When Dereje Debele Tulu won this year's Dublin Marathon he ran through streets with an air quality superior to that of the 1980 inaugural race. In fact, Dublin's Air Quality Index for Health (AQIH) was designated as "good" for this year's marathon.
Launched by Ireland's Environmental Protection Agency (EPA) in 2013, the AQIH is calculated hourly, and ranges from one to 10, with 10 indicating very poor air quality and one, two or three are classed as "good".
In 1980s Dublin, however, the switch from oil to cheaper bituminous coal heralded a period of high pollution, associated with increased in-hospital respiratory deaths. This was noted in a 2002 report in the medical journal Lancet, which recalled that, following the 1990 banning of bituminous coal from Dublin, "[A]bout 116 fewer respiratory deaths and 243 fewer cardiovascular deaths were seen per year in Dublin after the ban."
Tulu's fellow Ethiopian athlete Haile Gebresellasie chose not to compete in the 2008 Beijing Olympic Marathon, citing the city's poor air quality as a health threat. This prompted American researchers Dr Linsey Marr and Dr Matthew Ely to consider air pollution and marathon performance.
Their report in the journal Medicine and Science in Sports and Exercise cites some interesting facts. For example, an athlete running a marathon in about three hours at 70 per cent of maximal oxygen uptake inhales the same volume of air as a sedentary person inhales in two days.
With sustained deep breathing through the mouth, as occurs in a marathon, one expects air pollutants to reach the lungs’ deepest recesses. But could it adversely affect performance?
Marr and Ely analysed course records and the finishing times of the top three men and women in seven US marathons (stretching back from 2007 for up to 28 years previously) held in Boston, New York, Chicago, Minneapolis/St Paul, Duluth, Sacramento and Los Angeles, making a total of 168 race years.
They also examined weather records and compiled recorded air pollutant data for ozone, carbon monoxide, nitrogen dioxide, sulphur dioxide and particulate matter of 10 microns – one micron is one millionth of a metre or less (PM10).
The researchers expected that since most marathons are at weekends – when vehicle pollutants and ozone concentrations are low – the marathon performances of men or women would be unaffected. They were wrong.
They found that the concentration of most pollutants rarely exceeded recommended health limits. However, even low concentrations of PM10 were significantly associated with reduced performance for women but not men. For instance, for every 10 microgram increase in the PM10 content of one cubic metre of air, women’s marathon performances could decrease by 1.4 per cent.
Why should coarse particulate matter in the air affect women more than men? Women’s larynxes have smaller openings than men’s, and because women’s tracheas are almost one third smaller than men’s, relatively greater numbers of coarse particles tend to accumulate in women’s upper airways.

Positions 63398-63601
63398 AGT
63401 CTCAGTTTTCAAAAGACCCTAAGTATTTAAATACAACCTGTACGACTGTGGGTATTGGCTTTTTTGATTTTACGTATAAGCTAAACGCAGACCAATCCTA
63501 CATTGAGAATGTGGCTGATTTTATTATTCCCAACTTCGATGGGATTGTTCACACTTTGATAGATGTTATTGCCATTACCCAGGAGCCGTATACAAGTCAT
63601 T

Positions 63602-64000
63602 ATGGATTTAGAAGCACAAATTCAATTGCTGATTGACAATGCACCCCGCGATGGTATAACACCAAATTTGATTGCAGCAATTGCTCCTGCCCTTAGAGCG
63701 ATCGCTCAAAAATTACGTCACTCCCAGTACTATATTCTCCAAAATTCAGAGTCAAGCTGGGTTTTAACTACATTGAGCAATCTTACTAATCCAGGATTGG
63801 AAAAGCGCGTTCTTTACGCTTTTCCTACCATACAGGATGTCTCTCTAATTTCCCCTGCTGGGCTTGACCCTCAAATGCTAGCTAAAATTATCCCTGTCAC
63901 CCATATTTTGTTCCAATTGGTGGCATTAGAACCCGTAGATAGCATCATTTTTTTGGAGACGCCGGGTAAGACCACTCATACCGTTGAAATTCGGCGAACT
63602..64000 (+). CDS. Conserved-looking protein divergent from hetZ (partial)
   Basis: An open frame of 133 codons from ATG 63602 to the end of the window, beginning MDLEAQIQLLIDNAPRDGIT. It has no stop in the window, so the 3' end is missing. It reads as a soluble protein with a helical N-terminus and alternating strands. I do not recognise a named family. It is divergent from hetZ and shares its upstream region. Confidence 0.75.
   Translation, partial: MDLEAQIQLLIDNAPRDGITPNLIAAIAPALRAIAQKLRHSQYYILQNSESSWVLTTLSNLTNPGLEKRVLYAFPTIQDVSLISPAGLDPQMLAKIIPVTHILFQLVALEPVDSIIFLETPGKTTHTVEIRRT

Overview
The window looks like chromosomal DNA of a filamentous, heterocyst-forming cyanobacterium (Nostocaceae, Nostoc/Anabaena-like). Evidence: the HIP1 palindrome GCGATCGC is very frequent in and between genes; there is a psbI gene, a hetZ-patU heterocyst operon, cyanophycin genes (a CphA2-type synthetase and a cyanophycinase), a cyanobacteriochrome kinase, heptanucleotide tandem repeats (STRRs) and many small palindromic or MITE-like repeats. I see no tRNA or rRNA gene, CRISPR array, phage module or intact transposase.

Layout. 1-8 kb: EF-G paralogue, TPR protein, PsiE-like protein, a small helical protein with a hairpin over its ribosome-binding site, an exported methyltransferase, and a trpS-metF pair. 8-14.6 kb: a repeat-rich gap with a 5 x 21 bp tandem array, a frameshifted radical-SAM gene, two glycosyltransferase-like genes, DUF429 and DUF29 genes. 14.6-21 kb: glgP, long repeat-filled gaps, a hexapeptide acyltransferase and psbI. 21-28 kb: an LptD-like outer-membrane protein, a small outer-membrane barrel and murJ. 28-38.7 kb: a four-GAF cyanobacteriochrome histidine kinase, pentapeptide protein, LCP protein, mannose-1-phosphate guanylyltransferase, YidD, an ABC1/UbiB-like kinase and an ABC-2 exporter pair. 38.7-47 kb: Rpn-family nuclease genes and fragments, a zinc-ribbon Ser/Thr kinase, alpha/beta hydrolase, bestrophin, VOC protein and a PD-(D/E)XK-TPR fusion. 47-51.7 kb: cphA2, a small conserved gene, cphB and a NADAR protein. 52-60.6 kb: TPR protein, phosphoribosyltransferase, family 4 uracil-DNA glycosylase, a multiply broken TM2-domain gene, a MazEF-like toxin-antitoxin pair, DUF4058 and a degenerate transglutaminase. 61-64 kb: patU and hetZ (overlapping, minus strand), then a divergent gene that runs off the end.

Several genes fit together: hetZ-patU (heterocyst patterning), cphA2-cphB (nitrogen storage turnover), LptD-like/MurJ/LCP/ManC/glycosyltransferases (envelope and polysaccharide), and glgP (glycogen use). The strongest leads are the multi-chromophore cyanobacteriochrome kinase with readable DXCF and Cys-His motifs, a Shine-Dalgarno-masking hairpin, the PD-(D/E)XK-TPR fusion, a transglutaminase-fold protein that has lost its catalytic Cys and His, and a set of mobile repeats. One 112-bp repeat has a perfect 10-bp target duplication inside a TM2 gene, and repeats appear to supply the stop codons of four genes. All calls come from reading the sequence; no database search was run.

Also, during a marathon, inhaled pollutants prompt the vagal nerve – a long nerve supplying the lungs, stomach and other organs – to reduce the depth of breathing, but increase the rate of breathing. The associated discomfort may prompt women to slow down.
Interestingly, in the men’s Olympic Marathon in Beijing, and despite relatively high PM10 concentrations, the winner set a new Olympic record; but in the women’s race the first three finishers were 2.6 per cent slower than the Olympic record.
Aerobic exercise, such as running, is linked to cognitive improvement, whereas PM exposure from traffic exhausts, for example, is linked to inflammation and cognitive decline. Belgian researchers compared two groups of volunteers who undertook a 12-week aerobic training programme – one group in an urban environment; the second in a rural environment – and underwent cognitive testing. Writing in the same journal, they concluded that aerobic training in an urban setting with high traffic-related air pollution increased markers of inflammation, but in addition, “in contrast to aerobic training in a rural environment, cognitive performance [in a specific cognitive task] did not improve”.
In September this year, in her address to the Environment Ireland conference, EPA director general Laura Burke highlighted the importance of "green spaces" such as parks, forests and farmlands, and "blue spaces", such as rivers, canals, lakes and coastlines.
“The concept of ‘green and blue prescriptions’ is now being explored in Ireland as a tool to improve community health and wellbeing,” she said.
Such prescriptions constitute formal written advice from a health professional to spend time in the natural environment.
“During 2012 a trial of ‘green prescriptions’ was conducted in Ireland and found to reduce obesity and to improve physical and mental health in nine trial groups across rural and urban communities around Donegal,” Burke said. “Along with the measurable outcomes, such as positive impacts on blood pressure, the participants reported that engagement with nature was also associated with an improvement in mental wellbeing.”
According to the EPA, the World Health Organisation estimates that ambient air pollution in cities and rural areas caused 3.7 million premature deaths worldwide in 2012. And at a European level 4.494 million years of life were lost due to fine particulate matter in 2012. Of this total, the estimate for Ireland is 14,400 years of life lost.
The health benefits of running are clear, but politicians have a duty to ensure that Ireland’s outdoor environment – especially its urban spaces – provides high-quality air to breathe.